Unique Glass Pipes That Don't Sacrifice Style

Glass pipes are an essential smoking accessory, but for a long time, your choices were limited to the headshop look, making it a challenge to find a well designed pipe to suit your style. Since 2015, Tetra has offered an elevated alternative to swirled or color-changing pipes that all look the same — modern, minimalist, and unique glass pipes that are right at home on a sophisticated coffee table. These glass bowls and pipes make aesthetic statements while acting as highly functional delivery systems for your smokable substances. Here are six glass pipes that double as high-end design pieces.

Laundry Day Glass Tanjun Pipe

The geometric design of the Glass Tanjun Pipe by Laundry Day ($48) will step up your smoking style. Tanjun means "simplicity" in Japanese, and the unusual staircase design of this pipe is accordingly elemental. Made from borosilicate glass in clear, pink, or green, the 3-inch Tanjun pipe pulls triple duty as a decorative object and an incense holder. Says Nylon magazine, "Not only are they made with beautifully colored glass, but their shapes are unique and special." Every Tanjun pipe is made by hand in Vancouver, BC.

Tetra Elbow Pipe

The unconventional shape of the Tetra Elbow Pipe ($70) makes it a conversation piece as well as a decorative accessory. Designed by Ninon Choplin of Neenineen, this tubular pipe is larger than most yet fits nicely into one hand. In profile, the Elbow masquerades as a standard pipe shape, but viewed from above, this design has an upturned bowl on one side and a mouthpiece on the other. Upscale and playful at once, it lets you watch as smoke billows around its curves.

Tetra Balance Pipe

The Balance Pipe ($65), designed by Jamie Wolfond for Tetra, flawlessly combines form and function. The flat-bottomed design solves a few common pipe problems: The Balance Pipe sits flush with your table, rather than rolling around, and the borosilicate glass doesn't conduct heat, so you get a cooler, smoother smoke. POPSUGAR calls it the pipe "every grown-up smoker should own." The Balance Pipe comes in four colors: green, blue, black, and pink.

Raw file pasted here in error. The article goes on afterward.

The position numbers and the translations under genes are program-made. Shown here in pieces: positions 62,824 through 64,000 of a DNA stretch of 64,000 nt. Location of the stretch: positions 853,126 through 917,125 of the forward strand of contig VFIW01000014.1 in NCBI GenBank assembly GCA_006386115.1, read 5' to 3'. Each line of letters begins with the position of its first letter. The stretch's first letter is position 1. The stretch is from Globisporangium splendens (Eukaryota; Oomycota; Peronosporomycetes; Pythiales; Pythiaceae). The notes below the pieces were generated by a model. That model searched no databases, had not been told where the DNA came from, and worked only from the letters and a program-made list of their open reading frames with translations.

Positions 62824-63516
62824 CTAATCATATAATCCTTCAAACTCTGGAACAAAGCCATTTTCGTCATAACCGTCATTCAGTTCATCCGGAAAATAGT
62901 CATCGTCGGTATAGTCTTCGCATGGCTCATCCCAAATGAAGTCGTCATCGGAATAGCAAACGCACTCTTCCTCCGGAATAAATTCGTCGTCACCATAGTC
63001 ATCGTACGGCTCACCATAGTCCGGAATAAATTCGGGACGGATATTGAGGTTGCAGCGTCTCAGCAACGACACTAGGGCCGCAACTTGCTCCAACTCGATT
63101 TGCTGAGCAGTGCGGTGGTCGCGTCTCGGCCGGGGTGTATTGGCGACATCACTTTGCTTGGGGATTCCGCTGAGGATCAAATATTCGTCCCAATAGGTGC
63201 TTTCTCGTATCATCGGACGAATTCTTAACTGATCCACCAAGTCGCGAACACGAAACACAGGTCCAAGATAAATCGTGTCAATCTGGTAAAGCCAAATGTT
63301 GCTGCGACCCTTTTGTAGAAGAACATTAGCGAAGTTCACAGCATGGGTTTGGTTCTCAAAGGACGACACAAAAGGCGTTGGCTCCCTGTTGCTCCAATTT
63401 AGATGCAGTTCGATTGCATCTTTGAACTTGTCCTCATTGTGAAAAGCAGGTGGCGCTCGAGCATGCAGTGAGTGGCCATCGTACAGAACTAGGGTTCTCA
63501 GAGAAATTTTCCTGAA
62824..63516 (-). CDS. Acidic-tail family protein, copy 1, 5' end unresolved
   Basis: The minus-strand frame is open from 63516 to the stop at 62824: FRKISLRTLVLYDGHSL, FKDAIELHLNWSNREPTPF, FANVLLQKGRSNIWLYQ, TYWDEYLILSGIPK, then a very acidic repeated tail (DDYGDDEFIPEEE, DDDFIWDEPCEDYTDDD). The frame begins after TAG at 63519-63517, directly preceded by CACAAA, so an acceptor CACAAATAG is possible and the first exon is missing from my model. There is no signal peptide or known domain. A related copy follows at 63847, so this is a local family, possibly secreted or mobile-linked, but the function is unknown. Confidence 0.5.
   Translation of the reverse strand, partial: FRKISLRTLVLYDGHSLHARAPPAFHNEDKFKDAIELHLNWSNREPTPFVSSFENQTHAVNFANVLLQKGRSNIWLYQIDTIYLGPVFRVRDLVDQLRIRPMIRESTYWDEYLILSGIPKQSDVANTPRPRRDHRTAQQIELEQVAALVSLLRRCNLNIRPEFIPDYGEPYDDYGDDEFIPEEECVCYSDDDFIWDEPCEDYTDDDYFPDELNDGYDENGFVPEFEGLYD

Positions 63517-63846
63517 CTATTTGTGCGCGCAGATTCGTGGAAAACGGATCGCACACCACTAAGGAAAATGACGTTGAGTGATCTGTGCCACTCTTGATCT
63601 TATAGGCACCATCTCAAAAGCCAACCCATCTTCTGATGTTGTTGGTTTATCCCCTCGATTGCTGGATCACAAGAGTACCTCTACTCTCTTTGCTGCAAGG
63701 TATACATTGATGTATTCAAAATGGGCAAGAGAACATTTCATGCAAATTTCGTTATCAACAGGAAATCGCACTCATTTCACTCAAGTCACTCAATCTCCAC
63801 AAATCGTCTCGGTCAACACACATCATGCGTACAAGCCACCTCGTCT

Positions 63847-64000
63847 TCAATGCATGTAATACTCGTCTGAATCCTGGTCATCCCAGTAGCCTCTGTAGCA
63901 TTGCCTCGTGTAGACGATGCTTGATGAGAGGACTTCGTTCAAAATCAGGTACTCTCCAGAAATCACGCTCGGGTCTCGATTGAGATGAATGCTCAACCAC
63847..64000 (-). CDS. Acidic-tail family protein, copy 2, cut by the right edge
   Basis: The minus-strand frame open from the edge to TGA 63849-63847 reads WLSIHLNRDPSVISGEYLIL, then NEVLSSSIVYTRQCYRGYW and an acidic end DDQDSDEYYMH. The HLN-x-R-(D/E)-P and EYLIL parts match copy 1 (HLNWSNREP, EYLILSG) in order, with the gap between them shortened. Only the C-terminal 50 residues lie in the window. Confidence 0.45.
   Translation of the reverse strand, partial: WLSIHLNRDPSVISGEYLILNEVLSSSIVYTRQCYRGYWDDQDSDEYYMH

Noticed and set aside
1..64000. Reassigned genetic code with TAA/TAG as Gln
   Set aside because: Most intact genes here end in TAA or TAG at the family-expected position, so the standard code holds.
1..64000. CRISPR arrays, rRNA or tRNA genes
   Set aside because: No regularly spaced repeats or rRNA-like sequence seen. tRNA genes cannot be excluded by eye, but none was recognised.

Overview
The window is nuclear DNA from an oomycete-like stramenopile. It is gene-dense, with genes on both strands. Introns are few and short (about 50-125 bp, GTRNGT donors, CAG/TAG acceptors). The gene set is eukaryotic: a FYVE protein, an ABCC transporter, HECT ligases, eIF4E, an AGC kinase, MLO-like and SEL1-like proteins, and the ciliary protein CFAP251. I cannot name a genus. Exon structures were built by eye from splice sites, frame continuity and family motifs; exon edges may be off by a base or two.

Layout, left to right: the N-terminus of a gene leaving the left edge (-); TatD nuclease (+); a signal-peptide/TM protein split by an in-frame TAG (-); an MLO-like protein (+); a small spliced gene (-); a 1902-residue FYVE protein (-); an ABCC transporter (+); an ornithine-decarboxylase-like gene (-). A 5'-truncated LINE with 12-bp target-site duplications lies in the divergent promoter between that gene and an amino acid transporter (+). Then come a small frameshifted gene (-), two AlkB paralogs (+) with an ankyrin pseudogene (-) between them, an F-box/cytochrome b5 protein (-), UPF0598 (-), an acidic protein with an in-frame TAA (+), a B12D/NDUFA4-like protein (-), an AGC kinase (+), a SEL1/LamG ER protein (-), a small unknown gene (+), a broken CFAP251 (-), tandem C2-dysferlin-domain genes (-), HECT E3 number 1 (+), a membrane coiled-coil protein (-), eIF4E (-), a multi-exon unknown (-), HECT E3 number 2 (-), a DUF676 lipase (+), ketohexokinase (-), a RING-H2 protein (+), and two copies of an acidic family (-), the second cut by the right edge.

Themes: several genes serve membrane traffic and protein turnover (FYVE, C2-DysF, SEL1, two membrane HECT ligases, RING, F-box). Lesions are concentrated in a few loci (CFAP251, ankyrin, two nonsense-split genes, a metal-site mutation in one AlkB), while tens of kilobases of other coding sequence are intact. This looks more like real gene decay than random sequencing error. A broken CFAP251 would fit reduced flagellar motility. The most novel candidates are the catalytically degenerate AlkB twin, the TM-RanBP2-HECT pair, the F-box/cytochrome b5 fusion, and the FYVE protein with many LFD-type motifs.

Laundry Day Hudson Pipe

The stunning Hudson Pipe by Laundry Day ($65) resembles a waterworn rock or an understated vase, and it fits perfectly in the palm of your hand. Available in clear, lilac, teal, or black, this hand-blown glass pipe offers a wide, flat design that allows the smoke to swirl and cool before hitting your lips. Leave the Hudson Pipe on your table for a chic accent piece when it's not in use.

Tetra Duo Pipe

As the name suggests, the Tetra Duo Pipe ($50) comes in two-toned glass and offers the perfect single- or double-smoke pipe experience. This slim, portable accessory — designed by Yield — is slightly bigger than a standard one-hitter and a million times more beautiful. Plus, the borosilicate glass means the Duo doesn't get as hot as other glass or metal pipes. Endorsed by Coveteur as a chic smoking accessory that doubles as home décor, the Duo pipe comes in two color options: black and teal or pink and teal.

Laundry Day Charlotte Pipe

A creative twist on a traditional shape, the Charlotte Pipe by Laundry Day ($45) makes for perfect on-the-go smoking. The wide glass stem offers a ring-shaped central chamber that makes every puff graceful to watch. Made from hand-blown borosilicate glass, the Charlotte Pipe delivers a '70s vibe in shades of amber, smoke, or teal.